Novel-Tasting Beers | Drink | Salt Lake City Weekly

Novel-Tasting Beers 

If beers were books, these would be page turners.

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click to enlarge MIKE RIEDEL
  • Mike Riedel

With all of the fledgling breweries opening, it's easy to forget about the new suds hitting the streets from established beer makers. This week, I chose two beers that bend their respective styles just enough to make them tease the palate with exciting twists and turns; you'd think you were reading a spy novel.

Templin Family Brewing Delmar Imperial Stout: It's thick and black, like motor oil that's seen its fair share of miles. An impressive head that looks like brass sits on top. A huge and bellowing nose of baker's chocolate, held up with notes of roasted malt and light coffee beans, assaults the senses. The first sip begins with an infusion of bittersweet chocolate; think somewhere along the lines of dark fudge, enthusiastically bitter with a heavy hand in the molasses department. This beast is chock-full of cocoa powder and dense fudge cake. A hint of sweet anise is present in the tail end, along with a light dose of coffee bean. The finish has a good mix of flavors all around, though it's dominated by a healthy dose of bittering hops that dry it all out, countering most of the chocolate sweetness from mid-palate. The 11.5% alcohol packs a wallop, starting strong but fading as you find your groove.

Overall: This beer would definitely benefit from a year or so in your cellar. That might bring out the fairly subtle dark fruit qualities some crave and could go a long way in masking the slight booze presence. This is a solid imperial stout that takes full advantage of a rigorous hopping schedule that keeps the sweetness at bay. If you like 'em dry, this spring stout will treat you right.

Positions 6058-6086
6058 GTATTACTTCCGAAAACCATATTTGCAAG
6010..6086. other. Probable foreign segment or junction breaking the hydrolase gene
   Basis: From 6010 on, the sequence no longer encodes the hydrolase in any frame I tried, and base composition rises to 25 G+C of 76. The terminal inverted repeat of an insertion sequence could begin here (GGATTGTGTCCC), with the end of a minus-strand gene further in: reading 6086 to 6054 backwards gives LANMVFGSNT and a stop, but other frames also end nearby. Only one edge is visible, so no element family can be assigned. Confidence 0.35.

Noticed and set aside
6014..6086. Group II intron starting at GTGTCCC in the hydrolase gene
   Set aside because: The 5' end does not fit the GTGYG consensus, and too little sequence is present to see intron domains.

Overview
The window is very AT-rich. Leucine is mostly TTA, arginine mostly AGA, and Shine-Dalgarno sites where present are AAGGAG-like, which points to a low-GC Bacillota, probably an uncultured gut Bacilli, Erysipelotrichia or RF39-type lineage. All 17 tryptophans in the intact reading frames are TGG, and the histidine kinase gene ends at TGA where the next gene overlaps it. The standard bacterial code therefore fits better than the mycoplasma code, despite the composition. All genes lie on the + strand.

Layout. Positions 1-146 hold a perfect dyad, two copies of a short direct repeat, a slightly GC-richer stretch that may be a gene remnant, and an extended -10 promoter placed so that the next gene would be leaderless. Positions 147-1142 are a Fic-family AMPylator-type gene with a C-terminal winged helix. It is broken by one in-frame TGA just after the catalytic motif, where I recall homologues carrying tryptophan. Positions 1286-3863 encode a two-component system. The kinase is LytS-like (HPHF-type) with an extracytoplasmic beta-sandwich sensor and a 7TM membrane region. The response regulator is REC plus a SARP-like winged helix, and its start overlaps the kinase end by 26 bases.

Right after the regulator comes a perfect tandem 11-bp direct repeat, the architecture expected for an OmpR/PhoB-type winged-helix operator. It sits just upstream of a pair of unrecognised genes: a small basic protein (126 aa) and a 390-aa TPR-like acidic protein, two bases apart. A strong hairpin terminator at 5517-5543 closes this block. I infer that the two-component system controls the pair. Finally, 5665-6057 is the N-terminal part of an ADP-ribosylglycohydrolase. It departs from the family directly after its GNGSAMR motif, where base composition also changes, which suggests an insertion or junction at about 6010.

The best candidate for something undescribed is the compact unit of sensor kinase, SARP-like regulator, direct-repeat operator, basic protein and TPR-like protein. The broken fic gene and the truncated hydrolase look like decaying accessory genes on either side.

Roosters Brewing Co. Pink Boots Cold Session IPA: Women, as well as men, own breweries, brew and package the beer and handle just about every other aspect of the suds we enjoy. The Pink Boots Society is a women's organization dedicated to assisting and uniting these brewers. For the last few years, Pink Boots members from all over the country have gathered on March 8, International Women's Day, to brew a single beer to raise funds for the group's cause. Dozens of ladies representing breweries from across the state recently gathered at Roosters' new B Street Brewery in Ogden to brew a cold session IPA.

Look at this beer in the sunlight and you see multiple colors: rose, fuchsia and orange pop out most significantly. The head is a rosy gold that percolates and thins out at a moderate pace. The aroma brings hints of orange and lime, but most prominent is a botanical tartness. The taste follows, with citrus, strawberry and hibiscus. Honey-dipped malts emerge from there as the proprietary Pink Boots hop blend floats up on the aftertaste.

Overall: An interesting take on an IPA. While it's botanical in nature, the smells and tastes follow enough of the IPA's traditional structure to deliver a refreshing beer that hits all the right notes.

Every brewery that participated—and most local breweries did—has the Pink Boots beer on draft. This 4% IPA won't last long, so giddy-up! Templin's Delmar imperial stout can be found in 16-ounce cans at their brewery or at local beer pubs. As always, cheers!

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About The Author

Mike Riedel

Mike Riedel

Local boy and pilot of City Weekly’s best gig, The Beer Nerd column since 2017. Current photojournalist at KSTU TV (Fox 13) and host of the Utah Beer Blog and Beer Nerd Radio on KUAA 99.9 FM radio.

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